Francis Marion was an officer in the South Carolina Militia and Continental Army during the American Revolutionary War. He fought in the Battle of Sullivan's Island, waged guerilla warfare on Loyalist and British forces, and fought at the Battle of Eutaw Springs. After the war, he served in the South Carolina Assembly.
Biography of Francis Marion
Francis Marion was an officer in the South Carolina Militia during the American Revolutionary War, and was known as the “Swamp Fox.” He was a veteran of the French and Indian War. He entered politics and was elected to the South Carolina Provincial Congress, and in June 1775, he was commissioned as a Captain in the 2nd South Carolina Regiment, under the command of William Moultrie. Marion fought at Fort Moultrie during the Battle of Sullivan’s Island and helped stop the British attack on Charleston. In September 1776. he was commissioned as a Lieutenant Colonel in the Continental Army and then participated in the Siege of Savannah. American and French forces, under the command of General Benjamin Lincoln, failed to take Savannah from the British and fell back to Charleston. In 1780, the British laid siege to Charleston, and Lincoln was forced to surrender. Roughly 5,000 American troops were taken prisoner, but Marion was not among them. He was recovering from a broken ankle and was not there. After a portion of the British army sailed north, Marion organized a small force of militia — “Marions’ Men” — and, for a time, was the only American military resistance in South Carolina. Marion and his men conducted “guerrilla warfare” against British supply lines. In July 1780, Marion and his men joined the army under the command of General Horatio Gates. Gates sent Marion on a mission to gather intelligence, and he was not present at the Battle of Camden, the disastrous defeat of Gates in the South. In November 1780, General Charles Cornwallis sent Lieutenant Colonel Banastre Tarleton to capture him. Tarleton chased after him, but Marion escaped through a swamp. Afterward, he fought at the Siege of Fort Watson, Siege of Fort Motte, and commanded the right-wing of the army, under the command of General Nathanael Greene, at the Battle of Eutaw Springs. In January 1782, he was elected to the South Carolina Assembly and left the army. In 1790, he helped write the South Carolina Constitution and then retired.
This illustration depicts Francis Marion making his escape from Lt. Col. Banastre Tarleton. Image Source: New York Public Library Digital Images.
Five Important Facts About Francis Marion
1. Francis Marion was a planter in South Carolina at the outbreak of the American Revolutionary War.
He was likely born around 1732, in the area of St. John’s Parish in Berkeley County, near Georgetown, South Carolina. He died on February 27, 1795, at his estate, Pond Bluff, in South Carolina.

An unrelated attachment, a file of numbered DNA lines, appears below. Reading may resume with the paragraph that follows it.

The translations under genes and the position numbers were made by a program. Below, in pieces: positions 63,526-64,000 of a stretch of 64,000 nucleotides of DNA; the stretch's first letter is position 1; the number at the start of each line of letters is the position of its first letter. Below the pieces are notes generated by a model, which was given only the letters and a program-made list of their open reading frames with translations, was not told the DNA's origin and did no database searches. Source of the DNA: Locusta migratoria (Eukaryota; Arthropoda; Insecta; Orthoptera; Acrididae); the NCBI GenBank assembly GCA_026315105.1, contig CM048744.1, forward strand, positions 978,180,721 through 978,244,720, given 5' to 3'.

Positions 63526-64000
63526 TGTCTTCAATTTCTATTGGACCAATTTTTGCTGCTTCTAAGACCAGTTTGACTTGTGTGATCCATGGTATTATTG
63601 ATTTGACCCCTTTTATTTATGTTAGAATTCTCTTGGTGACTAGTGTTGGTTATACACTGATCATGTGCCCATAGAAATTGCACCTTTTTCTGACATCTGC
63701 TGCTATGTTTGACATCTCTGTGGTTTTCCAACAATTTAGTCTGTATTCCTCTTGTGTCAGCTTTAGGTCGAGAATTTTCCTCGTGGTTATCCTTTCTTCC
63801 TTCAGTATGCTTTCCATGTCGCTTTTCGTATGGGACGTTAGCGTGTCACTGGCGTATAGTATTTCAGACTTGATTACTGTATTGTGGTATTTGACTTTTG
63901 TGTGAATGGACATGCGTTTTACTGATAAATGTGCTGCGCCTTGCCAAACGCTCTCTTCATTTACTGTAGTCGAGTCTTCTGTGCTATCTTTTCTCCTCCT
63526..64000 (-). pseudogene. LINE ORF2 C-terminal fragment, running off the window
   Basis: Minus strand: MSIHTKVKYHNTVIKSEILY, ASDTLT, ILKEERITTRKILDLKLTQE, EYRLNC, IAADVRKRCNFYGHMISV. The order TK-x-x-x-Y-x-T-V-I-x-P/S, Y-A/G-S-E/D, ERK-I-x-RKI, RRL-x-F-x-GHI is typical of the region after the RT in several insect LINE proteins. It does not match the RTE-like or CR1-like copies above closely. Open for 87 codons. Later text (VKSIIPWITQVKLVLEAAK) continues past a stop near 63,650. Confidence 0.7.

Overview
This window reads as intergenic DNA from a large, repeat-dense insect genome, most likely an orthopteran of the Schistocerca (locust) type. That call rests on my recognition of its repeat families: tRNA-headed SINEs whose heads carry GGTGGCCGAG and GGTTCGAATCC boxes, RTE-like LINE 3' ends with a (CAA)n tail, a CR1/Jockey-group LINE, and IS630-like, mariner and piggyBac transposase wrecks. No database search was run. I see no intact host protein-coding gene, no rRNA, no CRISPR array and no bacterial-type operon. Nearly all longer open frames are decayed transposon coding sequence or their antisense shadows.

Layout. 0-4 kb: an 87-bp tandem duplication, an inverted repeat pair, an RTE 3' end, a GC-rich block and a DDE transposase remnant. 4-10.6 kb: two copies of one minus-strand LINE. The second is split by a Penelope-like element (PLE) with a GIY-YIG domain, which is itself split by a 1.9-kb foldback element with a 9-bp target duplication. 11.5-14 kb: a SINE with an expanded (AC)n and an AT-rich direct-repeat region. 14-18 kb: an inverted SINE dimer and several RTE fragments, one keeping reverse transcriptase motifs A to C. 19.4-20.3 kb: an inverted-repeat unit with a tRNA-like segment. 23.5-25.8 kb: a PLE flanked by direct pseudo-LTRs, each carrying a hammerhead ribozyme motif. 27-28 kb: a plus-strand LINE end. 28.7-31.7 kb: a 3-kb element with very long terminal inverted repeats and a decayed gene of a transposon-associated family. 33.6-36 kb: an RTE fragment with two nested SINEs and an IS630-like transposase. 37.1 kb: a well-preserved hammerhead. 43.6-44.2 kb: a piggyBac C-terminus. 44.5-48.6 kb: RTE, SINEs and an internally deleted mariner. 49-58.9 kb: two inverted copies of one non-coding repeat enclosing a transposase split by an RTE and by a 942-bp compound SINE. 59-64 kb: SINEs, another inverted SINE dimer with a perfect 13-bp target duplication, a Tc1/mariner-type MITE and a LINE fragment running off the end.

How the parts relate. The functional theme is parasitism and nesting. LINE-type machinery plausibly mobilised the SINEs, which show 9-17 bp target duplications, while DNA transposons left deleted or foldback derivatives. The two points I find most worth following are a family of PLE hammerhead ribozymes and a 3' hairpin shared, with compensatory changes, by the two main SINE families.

2. Marion used unconventional tactics to fight the British.
In August 1780, he waged guerrilla warfare against Loyalists and British forces along the Pee Dee River and Santee River. He fought off three Loyalist groups and then attacked British supply lines. He carried out raids on Georgetown and escaped the British Dragoons under the command of Lt. Col. Banastre Tarleton.
Banastre Tarleton failed to capture Marion. Image Source: Wikipedia.
3. Marion earned the nickname “Swamp Fox” and was promoted to Brigadier General.
After Tarleton failed to capture Marion, he said, “as for this damned old fox, not even the devil himself could not catch him.” After that, people started to refer to Marion as the “Swamp Fox.” He was also promoted to Brigadier General by Governor John Rutledge.
4. Marion’s cooperation with Nathanael Greene helped force the British to the coast.
Unlike some South Carolina military leaders, Marion was willing to work with General Nathanael Green, who was in command of the Southern Army. In April 1781, Marion helped capture Fort Watson, and then Fort Motte a month later. Those two victories forced the British to leave Camden, South Carolina. At the Battle of Eutaw Springs, Marion commanded South Carolina Militia and helped gain a tactical victory in the last major battle of the war that took place in the Carolinas. Afterward, the British retreated to the coast, which eventually led them to find refuge in Yorktown, where they were trapped between the Continental Army and the French Navy at the Battle of Yorktown.
5. The legacy of Francis Marion has been memorialized — and exaggerated — by popular culture.
Marion’s exploits have been the basis of both television and film. “The Swamp Fox” was an 8-episode mini-series produced by Walt Disney Productions. The series, which was originally broadcast from 1959 to 1962, featured Leslie Neilson as Marion. In 2000, the feature film “The Patriot” used Marion, Marion’s Men, and Banastre Tarlton as the basis for its main characters.
Francis Marion is important to the history of the United States for his service in the South Carolina Militia and Continental Army during the American Revolutionary War. His military exploits and reputation are somewhat legendary, and he went on to serve in the South Carolina Assembly and helped write the state constitution.